[squeak-dev] Re: A little 4.1 press coverage

Michael Davies mykdavies+squeak at gmail.com
Tue Apr 27 22:23:23 UTC 2010

On 27 April 2010 22:29, Ian Trudel <ian.trudel at gmail.com> wrote:

> Hi Michael,
> You have done very well on http://news.squeak.org/ !

Thank you!

> This thread is
> about reaching a broader audience and especially outside Smalltalk
> communities.
> Your premise is clear: one will find great news about Squeak __if they
> are interested in Squeak development__. This may exclude other
> Smalltalk communities and most likely entirely exclude the rest of the
> world.
> I think you have mis-read my post. I mentioned "interest in Squeak
development" as being an important quality for the writer, not for the
audience. I tried to be clear that "I aim to write the articles so that
readers unfamiliar with Squeak can understand what's going on and why it's
of interest".

> Let's bring an hypothesis forth in such effect that most long time
> smalltalkers (5, 10, 20 years) use one dialect and stick to it. There
> will be very little compelling reasons for them to switch or
> contribute to Squeak. They are unlikely to be our target audience.

> People who do not know about Smalltalk nor Squeak are unlikely to land
> on The Weekly Squeak website. Not even the Squeak webiste. As we say
> here, if people don't come to you, go to them. This is where a press
> release for the layman (or in the programming world) with screenshots
> and so on should come. Something to be sent to news site all around
> the globe. Some reporters will take on the story, some will not, but
> it's worth the try.
> Summary: We need to raise "product awareness" (Squeak) around the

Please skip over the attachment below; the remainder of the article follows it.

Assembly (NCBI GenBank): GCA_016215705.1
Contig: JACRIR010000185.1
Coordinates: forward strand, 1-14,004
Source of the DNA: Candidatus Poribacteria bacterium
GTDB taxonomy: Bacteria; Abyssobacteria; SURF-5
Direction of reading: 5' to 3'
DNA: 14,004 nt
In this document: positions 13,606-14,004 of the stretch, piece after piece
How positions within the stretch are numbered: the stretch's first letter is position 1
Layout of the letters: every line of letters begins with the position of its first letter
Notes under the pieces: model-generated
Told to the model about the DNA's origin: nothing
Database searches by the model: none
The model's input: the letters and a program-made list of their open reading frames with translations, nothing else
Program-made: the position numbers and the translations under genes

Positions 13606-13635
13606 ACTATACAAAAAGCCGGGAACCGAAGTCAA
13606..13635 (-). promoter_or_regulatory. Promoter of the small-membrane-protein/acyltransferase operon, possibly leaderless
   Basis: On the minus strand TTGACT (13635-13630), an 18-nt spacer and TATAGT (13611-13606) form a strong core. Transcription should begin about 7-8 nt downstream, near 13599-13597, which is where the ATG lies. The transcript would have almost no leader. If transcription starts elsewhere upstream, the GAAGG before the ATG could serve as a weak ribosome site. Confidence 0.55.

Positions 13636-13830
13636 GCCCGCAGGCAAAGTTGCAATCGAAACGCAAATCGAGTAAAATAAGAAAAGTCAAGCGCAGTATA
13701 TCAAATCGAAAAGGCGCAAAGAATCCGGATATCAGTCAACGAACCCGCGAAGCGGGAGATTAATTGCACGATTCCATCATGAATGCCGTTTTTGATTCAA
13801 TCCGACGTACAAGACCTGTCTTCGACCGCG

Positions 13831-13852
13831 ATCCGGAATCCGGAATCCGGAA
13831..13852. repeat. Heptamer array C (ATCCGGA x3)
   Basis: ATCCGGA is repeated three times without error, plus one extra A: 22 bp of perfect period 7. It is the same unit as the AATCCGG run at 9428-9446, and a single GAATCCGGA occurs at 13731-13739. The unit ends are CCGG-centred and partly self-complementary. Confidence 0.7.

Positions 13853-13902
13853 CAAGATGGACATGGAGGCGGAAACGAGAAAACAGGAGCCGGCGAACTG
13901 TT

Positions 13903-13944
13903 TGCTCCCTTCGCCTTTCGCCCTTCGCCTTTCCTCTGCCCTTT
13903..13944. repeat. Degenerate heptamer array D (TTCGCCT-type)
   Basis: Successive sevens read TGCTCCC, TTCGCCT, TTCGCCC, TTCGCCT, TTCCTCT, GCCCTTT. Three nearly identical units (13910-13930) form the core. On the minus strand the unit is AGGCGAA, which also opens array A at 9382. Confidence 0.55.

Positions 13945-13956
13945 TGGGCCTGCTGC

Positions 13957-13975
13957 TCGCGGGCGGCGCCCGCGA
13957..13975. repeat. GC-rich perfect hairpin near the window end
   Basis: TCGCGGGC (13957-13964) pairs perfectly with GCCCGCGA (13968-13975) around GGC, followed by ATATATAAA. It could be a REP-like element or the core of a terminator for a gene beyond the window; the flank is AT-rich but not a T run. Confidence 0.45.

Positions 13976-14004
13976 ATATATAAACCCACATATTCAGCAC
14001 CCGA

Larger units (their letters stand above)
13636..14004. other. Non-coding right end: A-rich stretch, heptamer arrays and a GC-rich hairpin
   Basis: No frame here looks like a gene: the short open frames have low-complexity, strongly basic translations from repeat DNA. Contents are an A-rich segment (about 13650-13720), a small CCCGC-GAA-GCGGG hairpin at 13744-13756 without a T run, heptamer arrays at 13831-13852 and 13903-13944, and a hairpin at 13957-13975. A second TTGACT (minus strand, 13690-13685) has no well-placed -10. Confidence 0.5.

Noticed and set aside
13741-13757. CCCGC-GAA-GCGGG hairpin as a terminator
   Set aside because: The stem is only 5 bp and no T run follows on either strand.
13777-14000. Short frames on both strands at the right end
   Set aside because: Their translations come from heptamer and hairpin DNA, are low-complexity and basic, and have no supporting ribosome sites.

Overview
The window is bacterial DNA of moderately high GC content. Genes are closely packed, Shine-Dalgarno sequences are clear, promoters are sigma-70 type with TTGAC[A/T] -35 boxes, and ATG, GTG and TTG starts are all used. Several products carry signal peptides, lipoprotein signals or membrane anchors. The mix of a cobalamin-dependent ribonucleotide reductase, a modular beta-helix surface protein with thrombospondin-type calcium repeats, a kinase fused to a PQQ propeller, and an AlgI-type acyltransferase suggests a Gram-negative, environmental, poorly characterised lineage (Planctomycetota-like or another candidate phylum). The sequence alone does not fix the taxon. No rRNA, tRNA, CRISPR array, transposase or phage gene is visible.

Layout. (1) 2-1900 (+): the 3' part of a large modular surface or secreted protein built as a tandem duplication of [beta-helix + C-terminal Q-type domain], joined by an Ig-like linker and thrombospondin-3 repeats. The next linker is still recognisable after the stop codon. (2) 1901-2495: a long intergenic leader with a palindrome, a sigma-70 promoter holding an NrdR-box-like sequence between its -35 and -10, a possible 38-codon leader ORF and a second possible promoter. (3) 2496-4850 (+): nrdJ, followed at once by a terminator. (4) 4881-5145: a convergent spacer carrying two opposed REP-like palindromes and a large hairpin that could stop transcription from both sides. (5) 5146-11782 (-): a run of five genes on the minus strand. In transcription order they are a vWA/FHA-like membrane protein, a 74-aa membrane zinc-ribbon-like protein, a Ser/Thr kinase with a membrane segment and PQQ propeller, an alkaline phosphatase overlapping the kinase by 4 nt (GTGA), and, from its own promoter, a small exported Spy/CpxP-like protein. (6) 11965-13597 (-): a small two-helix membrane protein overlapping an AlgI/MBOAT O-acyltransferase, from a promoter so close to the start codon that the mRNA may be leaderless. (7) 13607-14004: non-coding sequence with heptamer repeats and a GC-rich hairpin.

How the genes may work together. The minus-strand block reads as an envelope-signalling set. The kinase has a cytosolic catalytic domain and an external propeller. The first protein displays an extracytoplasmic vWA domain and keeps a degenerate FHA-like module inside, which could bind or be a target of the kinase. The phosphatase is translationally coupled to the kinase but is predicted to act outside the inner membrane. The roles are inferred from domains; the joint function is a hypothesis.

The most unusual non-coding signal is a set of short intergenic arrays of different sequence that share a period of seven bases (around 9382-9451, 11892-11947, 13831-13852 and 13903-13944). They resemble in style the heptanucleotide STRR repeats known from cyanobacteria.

> world before hoping anybody will read The Weekly News or use Squeak.

I absolutely agree with your summary, but I think it's only very
infrequently that press releases will be the most productive way to do so.

If you want to promote the use of Squeak, you need to find people with a
Squeak-shaped hole in their lives, help them recognise that the hole exists,
convince them that Squeak can fill the hole, and make filling that hole as
enjoyable as possible [note to self, never use this uncomfortable metaphor

To be honest, very little of what happens in Squeak is relevant to a wide
audience. Some audiences can be identified though: some work at the VM level
is of interest to computer scientists, some of the tools like Seaside can
interest other developers, re-licensing discussions always agitate the Free
Software community, but there are very few pieces of work like Etoys,
Scratch, DrGeo that can excite a wider, less technical audience.

My opinion is that the audience that is easiest to bring to Squeak is the
young enthusiastic CS students and developers that populate digg, Reddit,
Hacker News, Slashdot, Stack Overflow and a plethora of other sites, and
skim-read a hundred different RSS feeds. You don't gain their attention by
issuing a press release, but by posting something "cool" that will get
re-posted, linked and tweeted, and cause a horde of readers to visit your
site. Admittedly most of them will go "huh", and carry on trying to finish
reading the internet (though hopefully with a slightly better opinion of
Squeak and Smalltalk), but maybe if they're bored and it's made a no-brainer
process they'll download Squeak, and learn a bit more about it.

The new UI work and the increasing use of "one-click images" get rid of two
of the obstacles that have put many of these casual browsers off trying
Squeak; the ongoing work on in-image documentation will make it easier for
them to work out what the hell they've just downloaded.

So, the missing piece is to attract this audience to Squeak in the first
place - my advice would be "write blog posts". If you've applied an obscure
algorithm to allow you to cut 10% off file access times, write a blog post
explaining how you arrived at it; if there's a debate about how to implement
system-wide menus, write a post describing the alternative approaches; if
you've written a great Fizz-Buzz one-liner, blog about it; if you've written
a Seaside application that uses the Flickr API to generate an HTML-5
crowd-sourced lolcat mashup, blog about it and watch your server collapse
under the load.

And then tweet about it https://twitter.com/#search?q=%23squeak so we can
all contribute information and correct misunderstandings in the discussions
when it gets picked up on the main sites.

I need to go and lie down now, I've had a rush of Web 2.0 blood to the head.

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